The Frontier representative was pleasant. The cost of my flight was $324.00. Frontier subtracted a $99 fee (but nothing additional for speaking to a real person), and I retained $225.20 as a credit for a future Frontier flight. Great.
I called Expedia back to find out how to get the penalty fee refunded. I had to fax the Frontier email receipt to Expedia, and then had no idea whether they had received the fax. I checked my American Express account several hours after my fax and saw nothing. Then both the hotel and penalty charge refunds processed and appeared on my American Express account the next morning before noon.
|Original Charge||Refunds and Credit||Cost|
$99.00 penalty refund
$225.20 Frontier credit
So what do I think? It was more entailed than Expedia would lead you to believe, based on reading the Vacation Waiver description on their website.
- Be very clear: you WILL NOT get the cost of your airline ticket back. I’m fine with the credit on this particular flight — I will use it another time.
- You also need to understand the nature of airline credits: they can ONLY be used by the person whose name was on the original ticket. You CANNOT do something handy like using your credit to pay for your college kid to come home for Thanksgiving. This is normal. It may stink, but this is standard.
- You aren’t going to see this credit back on your card immediately. But it was fast . . . less than 24 hours.
- Fax the airline receipt? Really? Who uses fax machines anymore?
I have used Expedia for a long time, and I’ve had very good experiences with their services. The waiver plan works — I received the refunds posted to my American Express less than 24 hours after calling Expedia and faxing them the airline receipt.
Is it hassle free? Um, NO. But I liked that with this type of trip insurance, I could choose to cancel without a medical emergency.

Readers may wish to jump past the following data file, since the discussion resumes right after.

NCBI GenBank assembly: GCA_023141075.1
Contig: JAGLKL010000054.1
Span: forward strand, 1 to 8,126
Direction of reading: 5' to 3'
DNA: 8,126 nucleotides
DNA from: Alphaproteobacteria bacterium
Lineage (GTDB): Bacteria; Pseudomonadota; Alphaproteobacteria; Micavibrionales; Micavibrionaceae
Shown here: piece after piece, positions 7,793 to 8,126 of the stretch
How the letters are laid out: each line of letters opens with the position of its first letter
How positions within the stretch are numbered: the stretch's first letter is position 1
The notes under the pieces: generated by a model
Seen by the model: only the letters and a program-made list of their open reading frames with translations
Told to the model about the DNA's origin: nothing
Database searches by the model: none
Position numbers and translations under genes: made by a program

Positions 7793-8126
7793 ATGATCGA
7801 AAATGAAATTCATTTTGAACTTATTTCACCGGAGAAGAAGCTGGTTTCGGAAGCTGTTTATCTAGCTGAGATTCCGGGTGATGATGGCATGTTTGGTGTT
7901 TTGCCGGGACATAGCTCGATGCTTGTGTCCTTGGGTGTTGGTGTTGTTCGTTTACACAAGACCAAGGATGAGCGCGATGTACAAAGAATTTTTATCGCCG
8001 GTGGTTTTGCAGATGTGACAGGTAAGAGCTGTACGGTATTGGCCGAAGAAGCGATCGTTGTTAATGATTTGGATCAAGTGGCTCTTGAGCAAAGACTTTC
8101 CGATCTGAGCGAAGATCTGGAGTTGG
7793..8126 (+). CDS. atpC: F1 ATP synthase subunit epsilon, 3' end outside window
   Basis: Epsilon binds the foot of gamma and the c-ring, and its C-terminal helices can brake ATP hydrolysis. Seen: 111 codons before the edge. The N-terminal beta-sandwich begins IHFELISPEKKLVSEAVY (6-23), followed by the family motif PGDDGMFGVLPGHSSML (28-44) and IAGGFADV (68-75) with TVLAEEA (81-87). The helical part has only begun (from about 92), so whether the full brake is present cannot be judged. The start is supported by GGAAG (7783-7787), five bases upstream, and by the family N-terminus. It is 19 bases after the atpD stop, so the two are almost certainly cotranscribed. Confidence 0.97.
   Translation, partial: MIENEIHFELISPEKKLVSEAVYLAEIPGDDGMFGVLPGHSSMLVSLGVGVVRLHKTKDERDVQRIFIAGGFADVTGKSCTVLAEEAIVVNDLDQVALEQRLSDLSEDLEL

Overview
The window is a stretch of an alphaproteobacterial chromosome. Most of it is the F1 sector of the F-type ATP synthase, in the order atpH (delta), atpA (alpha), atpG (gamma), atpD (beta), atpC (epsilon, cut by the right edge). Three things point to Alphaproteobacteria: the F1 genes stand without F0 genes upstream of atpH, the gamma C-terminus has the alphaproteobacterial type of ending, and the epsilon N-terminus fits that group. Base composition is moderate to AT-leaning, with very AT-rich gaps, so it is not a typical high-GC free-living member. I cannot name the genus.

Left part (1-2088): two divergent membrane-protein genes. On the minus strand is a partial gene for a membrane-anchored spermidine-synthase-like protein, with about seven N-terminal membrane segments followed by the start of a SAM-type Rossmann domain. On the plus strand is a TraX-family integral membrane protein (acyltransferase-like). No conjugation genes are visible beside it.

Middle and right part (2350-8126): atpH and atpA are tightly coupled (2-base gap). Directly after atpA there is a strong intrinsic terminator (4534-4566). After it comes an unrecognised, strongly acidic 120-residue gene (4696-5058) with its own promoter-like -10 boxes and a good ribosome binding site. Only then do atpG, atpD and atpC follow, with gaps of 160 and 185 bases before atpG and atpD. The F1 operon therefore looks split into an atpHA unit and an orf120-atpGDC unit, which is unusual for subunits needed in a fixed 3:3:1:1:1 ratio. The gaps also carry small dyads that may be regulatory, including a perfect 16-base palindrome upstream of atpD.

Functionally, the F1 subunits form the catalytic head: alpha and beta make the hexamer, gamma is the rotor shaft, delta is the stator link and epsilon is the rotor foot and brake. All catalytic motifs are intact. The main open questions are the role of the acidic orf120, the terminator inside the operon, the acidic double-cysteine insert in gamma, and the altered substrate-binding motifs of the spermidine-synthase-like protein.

So for $41 and 45 minutes of aggravation, I got to change my mind.
I love Leadville, Colorado, but I’ll save returning there for later . . . when I have more time to wander and explore the old mining towns of the rockies.
Disclosure: I did not receive compensation for writing this review, and it reflects an accurate report of my experience with the Vacation Waiver insurance. In mid-September 2016, I became an Expedia affiliate, which means that you will now find Expedia links in my articles.
I grew up in Mississippi and New Orleans, have lived in both Seattle and Manhattan, and finally moved back to Texas in 1990’s.
I have a darling teenage daughter who heads off to university in the fall of 2017. I have been divorced and am now widowed. Finally, I am a colon cancer survivor.
I am now writing and traveling full time — what a wonderful thing!
This website is a forum for many things. I want to talk about life, in all of its rich, wonderful and terrifying forms. I want to share my travels, my thoughts on life, and my experiences as a woman and a mom. I want to talk about the nature of reality and the meaning of life, and to celebrate being alive.
Thanks for coming to visit!